If the snake in your path is not leaving, you can move around them as long as you maintain at least 4-6 feet distance between you and the snake at all times. Always treat snakes with caution and you should have no problem avoiding a dangerous interaction.

Avoiding Bites

Leaving wild snakes alone is a great way to avoid bites. If you respect the snake’s space, 9 times out of 10 they will choose to remove themselves from the situation and continue on their way.

If you accidently stumble upon a snake or even step on them unknowingly, it is a little harder to avoid a bite. In this case it is always in your best interest to learn about the habitat you’re hiking in and wear the proper gear. Wearing long pants with loose fabric at the bottom and boots that cover your ankle will be the last line of defense for a snakebite. These will make it harder for the snake’s teeth to pierce your skin.

Moving a snake out of your path, even with a large stick, is a recipe for a bite. Even though you may mean the snake no harm, the snake will probably not see it that way. These reptiles are not malicious and don’t mean us any harm unless they are scared, threatened or provoked. In the end it is much safer for both you and the snake to leave each other alone.

Basic Snake Safety

Aside from leaving them alone, one important basic snake safety measure is knowing what to do when you get bitten. There are many myths and ineffective techniques like “sucking out the venom” that are described in movies. It is important to know what truly works when it can be the difference between keeping or losing a limb.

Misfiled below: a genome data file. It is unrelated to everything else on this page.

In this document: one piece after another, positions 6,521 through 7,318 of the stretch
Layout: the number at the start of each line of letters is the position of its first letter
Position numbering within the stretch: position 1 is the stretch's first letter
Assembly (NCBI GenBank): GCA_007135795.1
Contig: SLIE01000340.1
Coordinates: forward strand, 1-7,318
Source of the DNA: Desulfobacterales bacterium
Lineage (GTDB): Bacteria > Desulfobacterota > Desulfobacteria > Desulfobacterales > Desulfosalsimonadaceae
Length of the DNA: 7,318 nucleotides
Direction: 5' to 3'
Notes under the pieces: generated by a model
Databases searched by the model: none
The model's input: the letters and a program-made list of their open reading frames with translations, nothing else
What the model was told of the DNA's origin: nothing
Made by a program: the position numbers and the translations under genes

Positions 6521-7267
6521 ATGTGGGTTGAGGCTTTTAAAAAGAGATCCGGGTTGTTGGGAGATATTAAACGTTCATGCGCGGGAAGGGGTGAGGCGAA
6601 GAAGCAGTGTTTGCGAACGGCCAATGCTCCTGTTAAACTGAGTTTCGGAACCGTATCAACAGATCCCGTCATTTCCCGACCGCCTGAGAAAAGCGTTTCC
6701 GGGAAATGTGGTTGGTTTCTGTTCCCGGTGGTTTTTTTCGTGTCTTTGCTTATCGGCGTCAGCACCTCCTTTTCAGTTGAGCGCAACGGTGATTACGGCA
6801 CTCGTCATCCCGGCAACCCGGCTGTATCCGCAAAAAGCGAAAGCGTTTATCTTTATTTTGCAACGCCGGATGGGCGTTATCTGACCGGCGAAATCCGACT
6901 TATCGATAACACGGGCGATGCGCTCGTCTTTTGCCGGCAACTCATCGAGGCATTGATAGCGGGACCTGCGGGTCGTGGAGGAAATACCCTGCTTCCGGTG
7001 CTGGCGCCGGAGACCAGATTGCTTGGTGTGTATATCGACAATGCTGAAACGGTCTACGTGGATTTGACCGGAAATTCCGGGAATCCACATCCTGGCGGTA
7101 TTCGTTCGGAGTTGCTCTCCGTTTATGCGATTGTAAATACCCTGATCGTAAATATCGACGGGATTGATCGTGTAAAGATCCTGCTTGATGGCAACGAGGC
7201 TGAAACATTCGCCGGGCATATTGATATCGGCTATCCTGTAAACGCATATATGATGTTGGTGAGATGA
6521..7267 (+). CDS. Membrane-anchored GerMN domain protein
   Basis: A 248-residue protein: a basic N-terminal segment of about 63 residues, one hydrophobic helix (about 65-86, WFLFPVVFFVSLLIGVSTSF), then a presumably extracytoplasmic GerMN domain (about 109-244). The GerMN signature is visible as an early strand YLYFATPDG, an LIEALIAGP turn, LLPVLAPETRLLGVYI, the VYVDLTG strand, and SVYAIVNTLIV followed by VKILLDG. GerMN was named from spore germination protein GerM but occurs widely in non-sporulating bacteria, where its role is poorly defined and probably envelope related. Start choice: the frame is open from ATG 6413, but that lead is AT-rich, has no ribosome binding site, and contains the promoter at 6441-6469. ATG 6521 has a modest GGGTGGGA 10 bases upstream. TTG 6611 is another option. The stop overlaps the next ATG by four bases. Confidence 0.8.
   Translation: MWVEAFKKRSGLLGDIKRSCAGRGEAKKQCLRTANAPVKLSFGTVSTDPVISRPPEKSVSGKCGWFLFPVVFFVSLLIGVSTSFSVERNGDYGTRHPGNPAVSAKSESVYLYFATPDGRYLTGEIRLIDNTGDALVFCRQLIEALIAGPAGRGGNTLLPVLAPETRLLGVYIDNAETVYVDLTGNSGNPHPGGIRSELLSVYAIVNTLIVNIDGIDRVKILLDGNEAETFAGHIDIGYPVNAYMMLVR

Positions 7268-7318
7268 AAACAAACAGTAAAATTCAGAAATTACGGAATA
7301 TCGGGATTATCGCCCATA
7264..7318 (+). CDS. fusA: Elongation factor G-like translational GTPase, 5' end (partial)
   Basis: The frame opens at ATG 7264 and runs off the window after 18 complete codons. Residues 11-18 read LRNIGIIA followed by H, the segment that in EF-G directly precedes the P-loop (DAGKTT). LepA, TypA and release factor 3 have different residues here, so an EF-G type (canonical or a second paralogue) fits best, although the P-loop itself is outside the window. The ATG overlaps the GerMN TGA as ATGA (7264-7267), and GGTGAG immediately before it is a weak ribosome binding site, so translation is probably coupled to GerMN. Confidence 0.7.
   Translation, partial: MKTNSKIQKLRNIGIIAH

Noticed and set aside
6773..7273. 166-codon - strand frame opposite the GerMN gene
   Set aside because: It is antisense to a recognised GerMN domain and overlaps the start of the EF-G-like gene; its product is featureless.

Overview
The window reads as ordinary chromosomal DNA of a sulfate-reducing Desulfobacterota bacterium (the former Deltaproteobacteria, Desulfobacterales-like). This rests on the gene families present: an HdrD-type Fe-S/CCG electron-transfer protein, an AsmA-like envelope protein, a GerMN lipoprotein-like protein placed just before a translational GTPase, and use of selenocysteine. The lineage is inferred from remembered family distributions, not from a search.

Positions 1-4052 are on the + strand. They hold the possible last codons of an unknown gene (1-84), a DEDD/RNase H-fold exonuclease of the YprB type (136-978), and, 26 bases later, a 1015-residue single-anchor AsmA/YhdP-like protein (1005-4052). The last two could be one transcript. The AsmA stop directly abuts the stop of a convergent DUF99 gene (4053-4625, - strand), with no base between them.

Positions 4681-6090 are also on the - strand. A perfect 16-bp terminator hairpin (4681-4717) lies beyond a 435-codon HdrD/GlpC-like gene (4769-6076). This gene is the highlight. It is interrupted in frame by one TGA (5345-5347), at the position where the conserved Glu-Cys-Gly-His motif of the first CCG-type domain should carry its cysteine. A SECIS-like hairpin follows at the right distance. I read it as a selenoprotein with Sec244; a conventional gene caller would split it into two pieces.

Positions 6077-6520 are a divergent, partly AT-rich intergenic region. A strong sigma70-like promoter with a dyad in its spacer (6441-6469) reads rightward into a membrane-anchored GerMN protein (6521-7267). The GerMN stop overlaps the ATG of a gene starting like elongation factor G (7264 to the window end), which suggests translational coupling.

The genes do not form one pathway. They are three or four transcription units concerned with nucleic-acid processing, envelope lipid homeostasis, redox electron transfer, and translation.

The first thing to do if you are bitten by a snake in the wild is to try to identify what species the snake is. If you are familiar with the snakes in your area, you may be able to recognize the snake is non-venomous. In the cases where you are unsure, it is always safer to assume the snake is venomous. If you cannot identify it, be sure to take a picture or try to remember what it looked like so you can describe it later on.

Snake venom differs by species, and knowing what species bit you can help with treatment. If you know that the snake is venomous or are unsure of its identity, you will need to seek immediate medical attention. In the meantime, it is important to stay calm and still with the wound below the level of your heart. Wash the wound with soap and warm water and cover the bite with clean dressings until emergency medical services arrive or you arrive at a hospital.

If you are bitten by a snake do not:
  • Try to capture the snake
  • Apply a tourniquet
  • Cut the wound
  • Suck out the venom
  • Apply ice or submerge wound in water
  • Drink alcohol
  • Drink caffeinated beverages

Summary

Knowing how to avoid snakes, what to do when you come across one, and what to do if you get bitten is extremely important when spending time outdoors. When you go out hiking, you are essentially entering a snake’s home and respecting their home and presence is the key to a successful, safe encounter.

 

About the Writer

Nigel Robert is a lifelong reptile lover and managing editor at More Reptiles, a reptile husbandry and advice publication. He has kept many reptile species from Leopard Geckos to Ball Pythons and his goal is to provide trustworthy and comprehensive advice to anyone who may encounter wild or pet reptiles.